Alfa Romeo’s Quadrifoglio name turns 100 years old in April.
On April 15, 1923, Italian racing driver Ugo Sivocci painted a four-leaf clover with a white square on his RL Corsa single-seater racing car. After that, he won the 14th Targa Florio, seizing Alfa Romeo’s first of 10 victories in one of Europe’s most important races, as the inaugural event came before the 24 Hours of Le Mans and the Mille Miglia. Sadly, Sivocci died while testing a P1 race car a few months after that first victory, and Alfa Romeo featured a four-leaf clover within a triangle, with the missing point meant to signify his memory.
The rest, as the saying goes, is history, and the Quadrifoglio symbol has been a mainstay of the Alfa Romeo brand ever since. To celebrate its 100-year anniversary, the automaker released a special version of the logo, shown below:
The Quadrifoglio logo adorned the Milanese brand’s race cars from 1923 through the 1960s, where it began to appear on production models.
Examples that carried the clover on their bodywork during that period include the Giulia Sprint GT Veloce and the 1750 GT Veloce, but the name did not become engrained with the models until the 1980s.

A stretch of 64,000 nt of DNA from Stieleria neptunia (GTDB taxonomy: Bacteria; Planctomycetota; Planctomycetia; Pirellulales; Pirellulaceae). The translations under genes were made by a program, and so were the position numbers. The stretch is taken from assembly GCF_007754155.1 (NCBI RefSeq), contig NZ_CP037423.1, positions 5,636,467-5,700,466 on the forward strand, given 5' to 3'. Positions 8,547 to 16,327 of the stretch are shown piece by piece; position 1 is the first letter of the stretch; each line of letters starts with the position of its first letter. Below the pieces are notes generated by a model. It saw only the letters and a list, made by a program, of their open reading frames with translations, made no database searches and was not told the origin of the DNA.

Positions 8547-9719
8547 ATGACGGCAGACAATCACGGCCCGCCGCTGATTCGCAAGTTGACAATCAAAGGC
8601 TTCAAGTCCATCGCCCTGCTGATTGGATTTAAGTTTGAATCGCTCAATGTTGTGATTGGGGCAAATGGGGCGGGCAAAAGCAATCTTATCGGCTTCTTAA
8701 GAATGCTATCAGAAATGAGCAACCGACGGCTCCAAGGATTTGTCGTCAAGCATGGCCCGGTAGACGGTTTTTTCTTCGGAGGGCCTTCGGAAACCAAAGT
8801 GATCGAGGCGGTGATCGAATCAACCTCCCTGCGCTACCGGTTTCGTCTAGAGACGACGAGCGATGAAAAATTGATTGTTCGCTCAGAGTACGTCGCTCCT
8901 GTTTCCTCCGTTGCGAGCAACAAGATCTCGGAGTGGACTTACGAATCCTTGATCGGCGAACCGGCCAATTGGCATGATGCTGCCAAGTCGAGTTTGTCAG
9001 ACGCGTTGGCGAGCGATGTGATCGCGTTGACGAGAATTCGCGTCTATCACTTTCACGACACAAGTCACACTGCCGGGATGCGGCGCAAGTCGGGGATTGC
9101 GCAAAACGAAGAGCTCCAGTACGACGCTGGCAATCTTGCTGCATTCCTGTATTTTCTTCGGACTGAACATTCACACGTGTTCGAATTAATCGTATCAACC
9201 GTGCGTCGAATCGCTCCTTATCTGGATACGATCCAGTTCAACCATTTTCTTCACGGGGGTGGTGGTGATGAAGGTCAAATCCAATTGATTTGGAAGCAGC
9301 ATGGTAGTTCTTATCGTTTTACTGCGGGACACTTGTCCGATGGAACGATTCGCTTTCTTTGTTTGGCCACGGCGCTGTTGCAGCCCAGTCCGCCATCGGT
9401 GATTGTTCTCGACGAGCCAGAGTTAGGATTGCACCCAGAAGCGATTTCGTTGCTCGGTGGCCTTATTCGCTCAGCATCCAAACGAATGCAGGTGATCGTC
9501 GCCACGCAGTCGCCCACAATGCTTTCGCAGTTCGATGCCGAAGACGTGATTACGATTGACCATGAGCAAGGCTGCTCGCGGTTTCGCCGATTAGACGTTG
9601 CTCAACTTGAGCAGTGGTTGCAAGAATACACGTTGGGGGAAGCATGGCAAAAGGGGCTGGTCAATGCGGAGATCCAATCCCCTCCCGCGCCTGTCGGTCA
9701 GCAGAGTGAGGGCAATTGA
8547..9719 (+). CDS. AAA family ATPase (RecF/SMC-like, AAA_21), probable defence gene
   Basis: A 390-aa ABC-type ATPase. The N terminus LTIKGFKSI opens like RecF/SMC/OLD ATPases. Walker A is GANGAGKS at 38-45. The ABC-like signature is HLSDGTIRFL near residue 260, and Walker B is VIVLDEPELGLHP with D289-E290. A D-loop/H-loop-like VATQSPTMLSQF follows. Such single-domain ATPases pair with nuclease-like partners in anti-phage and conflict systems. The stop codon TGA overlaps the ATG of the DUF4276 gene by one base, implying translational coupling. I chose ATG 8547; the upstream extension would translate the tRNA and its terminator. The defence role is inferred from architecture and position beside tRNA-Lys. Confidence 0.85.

In that timeframe, cars like the 164 Quadrifoglio Verde started incorporating the name. The logo, for its part, also evolved into two versions: the Quadrifoglio Oro for luxury-minded models, and Quadrifoglio Verde for the sportier variants.
Even on non-performance models, Alfa Romeo started using “Q” in the vocabulary, which you’ll see on the rear badges in today’s Q4 all-wheel drive models. It also appears with the Q2 self-locking differential on rear-wheel drive models, like the Giulia Estrema we tested a few months ago.
Alfa Romeo will kick off the official 100th anniversary celebration on June 25. This year is also the 60th anniversary of the company’s “Autodelta” racing division. Similar to BMW’s M Division, Autodelta began putting out famous racing cars like the Giulia Sprint GTA in 1965. That anniversary celebration will happen on March 5 in Milan.
Check out our tests of Alfa’s latest Stelvio Quadrifoglio below: